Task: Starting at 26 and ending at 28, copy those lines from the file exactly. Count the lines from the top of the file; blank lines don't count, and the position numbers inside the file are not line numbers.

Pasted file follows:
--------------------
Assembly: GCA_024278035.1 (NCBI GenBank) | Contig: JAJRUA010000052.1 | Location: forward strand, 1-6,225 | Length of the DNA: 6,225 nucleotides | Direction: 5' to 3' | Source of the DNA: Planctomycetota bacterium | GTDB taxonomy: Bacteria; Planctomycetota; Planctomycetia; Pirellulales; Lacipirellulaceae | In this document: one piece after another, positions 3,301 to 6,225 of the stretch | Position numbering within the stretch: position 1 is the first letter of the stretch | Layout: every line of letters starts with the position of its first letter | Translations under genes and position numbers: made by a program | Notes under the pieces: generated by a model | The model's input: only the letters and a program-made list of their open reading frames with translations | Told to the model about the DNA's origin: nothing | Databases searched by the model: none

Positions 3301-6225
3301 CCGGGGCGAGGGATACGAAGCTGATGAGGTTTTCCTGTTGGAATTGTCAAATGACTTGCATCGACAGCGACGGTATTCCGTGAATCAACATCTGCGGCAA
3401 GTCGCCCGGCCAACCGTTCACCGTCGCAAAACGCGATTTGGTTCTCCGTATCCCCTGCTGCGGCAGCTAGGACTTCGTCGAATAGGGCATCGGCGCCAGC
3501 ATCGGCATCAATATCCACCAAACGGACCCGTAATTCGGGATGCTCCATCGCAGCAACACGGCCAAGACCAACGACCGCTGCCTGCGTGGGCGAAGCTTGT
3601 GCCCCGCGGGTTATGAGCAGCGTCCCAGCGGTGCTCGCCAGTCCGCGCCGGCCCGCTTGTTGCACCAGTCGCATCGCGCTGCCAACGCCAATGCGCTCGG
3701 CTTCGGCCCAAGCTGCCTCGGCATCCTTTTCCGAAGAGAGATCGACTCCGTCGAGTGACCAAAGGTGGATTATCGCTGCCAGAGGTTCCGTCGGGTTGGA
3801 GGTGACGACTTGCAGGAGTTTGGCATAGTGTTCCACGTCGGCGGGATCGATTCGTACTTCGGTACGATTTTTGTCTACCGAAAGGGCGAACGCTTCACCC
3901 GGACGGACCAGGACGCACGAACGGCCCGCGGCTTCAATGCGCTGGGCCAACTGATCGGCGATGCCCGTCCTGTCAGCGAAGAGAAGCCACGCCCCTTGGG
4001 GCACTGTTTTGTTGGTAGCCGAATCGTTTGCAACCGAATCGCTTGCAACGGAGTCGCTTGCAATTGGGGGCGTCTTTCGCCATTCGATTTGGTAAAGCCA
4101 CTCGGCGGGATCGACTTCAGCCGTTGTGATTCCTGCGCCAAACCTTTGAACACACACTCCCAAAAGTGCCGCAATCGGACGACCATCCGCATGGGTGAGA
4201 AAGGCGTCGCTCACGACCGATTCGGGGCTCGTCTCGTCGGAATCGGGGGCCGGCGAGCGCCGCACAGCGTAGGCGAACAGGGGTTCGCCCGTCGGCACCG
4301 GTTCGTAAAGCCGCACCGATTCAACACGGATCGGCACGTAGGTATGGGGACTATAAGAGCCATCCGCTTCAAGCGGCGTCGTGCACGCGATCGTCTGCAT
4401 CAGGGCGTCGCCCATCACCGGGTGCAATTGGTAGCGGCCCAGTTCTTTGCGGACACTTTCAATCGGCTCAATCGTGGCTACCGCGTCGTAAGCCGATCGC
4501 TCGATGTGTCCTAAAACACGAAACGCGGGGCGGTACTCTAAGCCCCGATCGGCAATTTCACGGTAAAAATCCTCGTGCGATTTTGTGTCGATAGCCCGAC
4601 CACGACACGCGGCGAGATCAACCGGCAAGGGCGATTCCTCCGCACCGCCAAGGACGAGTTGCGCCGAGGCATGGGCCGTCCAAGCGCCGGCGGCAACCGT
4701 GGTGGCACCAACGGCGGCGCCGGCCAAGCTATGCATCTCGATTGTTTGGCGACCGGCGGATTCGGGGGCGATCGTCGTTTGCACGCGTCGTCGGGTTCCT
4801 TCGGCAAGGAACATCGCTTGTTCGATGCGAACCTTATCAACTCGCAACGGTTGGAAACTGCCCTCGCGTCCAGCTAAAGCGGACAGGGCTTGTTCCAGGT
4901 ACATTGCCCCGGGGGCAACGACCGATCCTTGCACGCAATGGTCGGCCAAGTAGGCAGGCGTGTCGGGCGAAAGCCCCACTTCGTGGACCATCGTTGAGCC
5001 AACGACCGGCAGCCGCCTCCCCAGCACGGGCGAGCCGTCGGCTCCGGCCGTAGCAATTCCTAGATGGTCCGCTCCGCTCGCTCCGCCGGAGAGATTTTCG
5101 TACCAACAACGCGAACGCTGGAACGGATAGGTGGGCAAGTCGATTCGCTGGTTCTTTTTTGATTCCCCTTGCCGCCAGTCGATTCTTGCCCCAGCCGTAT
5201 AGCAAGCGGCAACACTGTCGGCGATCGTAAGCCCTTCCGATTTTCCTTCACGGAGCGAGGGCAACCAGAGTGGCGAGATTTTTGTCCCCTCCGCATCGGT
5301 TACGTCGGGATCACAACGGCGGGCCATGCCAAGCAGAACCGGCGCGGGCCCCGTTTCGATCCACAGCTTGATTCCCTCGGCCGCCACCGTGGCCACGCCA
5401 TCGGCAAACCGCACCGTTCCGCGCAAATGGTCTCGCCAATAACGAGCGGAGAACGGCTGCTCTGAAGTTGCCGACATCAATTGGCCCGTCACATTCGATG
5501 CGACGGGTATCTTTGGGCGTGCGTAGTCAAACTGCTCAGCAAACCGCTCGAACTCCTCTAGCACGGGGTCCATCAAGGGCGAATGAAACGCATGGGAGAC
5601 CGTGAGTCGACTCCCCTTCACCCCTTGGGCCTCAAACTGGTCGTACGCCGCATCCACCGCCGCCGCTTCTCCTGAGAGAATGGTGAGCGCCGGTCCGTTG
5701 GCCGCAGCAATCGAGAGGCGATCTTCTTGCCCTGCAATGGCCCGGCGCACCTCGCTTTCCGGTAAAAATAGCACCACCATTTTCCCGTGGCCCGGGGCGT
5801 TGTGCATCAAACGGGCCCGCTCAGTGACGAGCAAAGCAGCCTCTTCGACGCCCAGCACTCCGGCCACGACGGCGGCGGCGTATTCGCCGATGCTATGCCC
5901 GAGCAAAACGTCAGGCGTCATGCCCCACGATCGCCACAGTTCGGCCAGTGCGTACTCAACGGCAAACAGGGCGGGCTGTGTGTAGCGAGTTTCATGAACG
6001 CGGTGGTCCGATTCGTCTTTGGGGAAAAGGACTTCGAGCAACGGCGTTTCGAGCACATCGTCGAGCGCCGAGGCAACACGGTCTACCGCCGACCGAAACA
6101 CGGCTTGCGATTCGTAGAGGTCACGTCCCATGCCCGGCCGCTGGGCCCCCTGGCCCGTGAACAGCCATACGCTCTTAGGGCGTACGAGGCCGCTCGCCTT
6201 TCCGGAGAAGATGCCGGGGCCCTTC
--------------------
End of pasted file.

5601 CGTGAGTCGACTCCCCTTCACCCCTTGGGCCTCAAACTGGTCGTACGCCGCATCCACCGCCGCCGCTTCTCCTGAGAGAATGGTGAGCGCCGGTCCGTTG
5701 GCCGCAGCAATCGAGAGGCGATCTTCTTGCCCTGCAATGGCCCGGCGCACCTCGCTTTCCGGTAAAAATAGCACCACCATTTTCCCGTGGCCCGGGGCGT
5801 TGTGCATCAAACGGGCCCGCTCAGTGACGAGCAAAGCAGCCTCTTCGACGCCCAGCACTCCGGCCACGACGGCGGCGGCGTATTCGCCGATGCTATGCCC